Monday, May 10, 2010

Income Inequality

Who have the largest incomes?

The businessmen CEO's, the financiers and the lawyers. That is, those who hold the purse strings, and the power, pay themselves the most.

How is this ethical? They aren't the most intelligent or the hardest working or the most academically qualified.

It's bullshit.

Why do we let this happen? Because we just ignore it. We don't understand it. And we don't pay attention to it. Or, most usually, we buy into it, we see it as inevitable, so we accept it. In some sense we think that a person at the top can actually do the work of more than two people, but they (or we) can't. Nobody can. And certainly nobody is 'worth' more than two people, no matter what they do, no matter how 'popular' they are.

In the past we accepted the 'chain of being' and God-appointed superiority. But we're wiser now, or should be. This income discrepancy isn't about royal blood or meritocracy, it's about taking advantage, because, according to business philosophy, 'If you can take something (and get away with it) then you should'. While this collective belief prevails it's hard (and disabling) to do otherwise.

It's this atheism of ethics that we need to put a stop to, because it's not right, it's not acceptable to pay yourself more, just because you can. Nor is it acceptable to accept greater pay from those who have already bought into the system. "The market rate for the job", that's a con – the market rate for the job is an average of those who are given the job by those who control it, not a rate relevant to those who could do it but are never given the opportunity to.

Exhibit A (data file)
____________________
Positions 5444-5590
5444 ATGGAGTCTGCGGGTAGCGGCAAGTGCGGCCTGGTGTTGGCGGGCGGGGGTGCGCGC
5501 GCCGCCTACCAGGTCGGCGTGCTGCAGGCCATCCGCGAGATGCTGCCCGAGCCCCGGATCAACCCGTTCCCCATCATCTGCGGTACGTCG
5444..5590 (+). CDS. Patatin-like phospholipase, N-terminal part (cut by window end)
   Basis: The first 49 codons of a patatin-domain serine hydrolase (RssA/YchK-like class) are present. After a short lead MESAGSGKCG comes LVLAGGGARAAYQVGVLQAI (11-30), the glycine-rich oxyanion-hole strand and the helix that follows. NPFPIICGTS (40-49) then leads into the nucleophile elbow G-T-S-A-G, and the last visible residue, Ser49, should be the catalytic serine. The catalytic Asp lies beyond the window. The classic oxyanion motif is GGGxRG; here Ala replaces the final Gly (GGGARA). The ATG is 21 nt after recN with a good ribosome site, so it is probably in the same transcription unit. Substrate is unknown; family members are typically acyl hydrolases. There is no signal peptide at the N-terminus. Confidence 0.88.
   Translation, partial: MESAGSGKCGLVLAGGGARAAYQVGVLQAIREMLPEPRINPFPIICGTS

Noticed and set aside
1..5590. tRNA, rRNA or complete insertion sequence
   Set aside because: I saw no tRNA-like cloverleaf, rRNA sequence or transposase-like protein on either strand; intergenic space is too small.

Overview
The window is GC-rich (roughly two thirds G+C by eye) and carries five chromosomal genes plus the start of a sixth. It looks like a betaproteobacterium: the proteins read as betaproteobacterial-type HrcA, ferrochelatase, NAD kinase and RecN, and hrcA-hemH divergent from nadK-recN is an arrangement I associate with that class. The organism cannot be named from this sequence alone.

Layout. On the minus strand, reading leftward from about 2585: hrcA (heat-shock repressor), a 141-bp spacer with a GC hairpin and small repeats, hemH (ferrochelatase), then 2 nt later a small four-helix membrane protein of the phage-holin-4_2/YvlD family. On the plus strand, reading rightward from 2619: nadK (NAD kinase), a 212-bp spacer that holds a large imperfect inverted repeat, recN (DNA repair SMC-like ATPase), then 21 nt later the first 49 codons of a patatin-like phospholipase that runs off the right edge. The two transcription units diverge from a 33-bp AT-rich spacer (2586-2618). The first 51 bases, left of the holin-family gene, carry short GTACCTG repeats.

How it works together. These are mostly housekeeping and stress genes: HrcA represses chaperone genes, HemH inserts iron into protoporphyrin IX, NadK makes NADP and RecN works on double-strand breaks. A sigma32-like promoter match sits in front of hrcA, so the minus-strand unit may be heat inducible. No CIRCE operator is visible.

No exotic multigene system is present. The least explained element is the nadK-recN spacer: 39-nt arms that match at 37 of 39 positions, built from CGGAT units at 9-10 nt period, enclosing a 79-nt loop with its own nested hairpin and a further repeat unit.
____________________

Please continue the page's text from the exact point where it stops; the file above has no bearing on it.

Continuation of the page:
And just because your product is more popular than others, does that make you 'worth' more than others? Am I a better, more valuable human because I've sold more than others? Was I worth more before that? Is a person worth more, a 'better person', because their product is worth more? Should the value from our contribution be in the realising of ourselves and our potential, or should it be in the fickleness of popularity and money?

Unfortunately, until we democratically agree to sharing, we are highly unlikely to share, because when it's not done together then those who do share are disadvantaged relative to those who don't.

So we need to make our policy mandate sharing and contribution, not selfishness and profit. Then the incentives and reward are in contributing as we best can where and when we see a need, and opportunity to do so is equal. Rather than the incentives being the fickleness of profit and selfish accumulation, with vastly disparate opportunity. (And moreover, organisation, with sharing, is by collaboration, not by required cooperation with a hierarchy.)


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